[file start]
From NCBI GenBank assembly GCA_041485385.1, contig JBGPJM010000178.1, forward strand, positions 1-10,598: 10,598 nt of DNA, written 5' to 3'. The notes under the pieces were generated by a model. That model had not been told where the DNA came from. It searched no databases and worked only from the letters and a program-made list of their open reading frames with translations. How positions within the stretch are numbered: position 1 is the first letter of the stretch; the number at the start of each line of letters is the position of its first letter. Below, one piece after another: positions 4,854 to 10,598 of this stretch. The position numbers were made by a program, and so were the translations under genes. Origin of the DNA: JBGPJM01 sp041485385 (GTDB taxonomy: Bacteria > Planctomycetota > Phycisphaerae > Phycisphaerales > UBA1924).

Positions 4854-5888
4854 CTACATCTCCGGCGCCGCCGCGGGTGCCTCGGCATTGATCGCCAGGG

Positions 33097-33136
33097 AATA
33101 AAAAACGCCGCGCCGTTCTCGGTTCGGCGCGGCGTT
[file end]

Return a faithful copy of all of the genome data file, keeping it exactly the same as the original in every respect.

From NCBI GenBank assembly GCA_041485385.1, contig JBGPJM010000178.1, forward strand, positions 1-10,598: 10,598 nt of DNA, written 5' to 3'. The notes under the pieces were generated by a model. That model had not been told where the DNA came from. It searched no databases and worked only from the letters and a program-made list of their open reading frames with translations. How positions within the stretch are numbered: position 1 is the first letter of the stretch; the number at the start of each line of letters is the position of its first letter. Below, one piece after another: positions 4,854 to 10,598 of this stretch. The position numbers were made by a program, and so were the translations under genes. Origin of the DNA: JBGPJM01 sp041485385 (GTDB taxonomy: Bacteria > Planctomycetota > Phycisphaerae > Phycisphaerales > UBA1924).

Positions 4854-5888
4854 CTACATCTCCGGCGCCGCCGCGGGTGCCTCGGCATTGATCGCCAGGG

Positions 33097-33136
33097 AATA
33101 AAAAACGCCGCGCCGTTCTCGGTTCGGCGCGGCGTT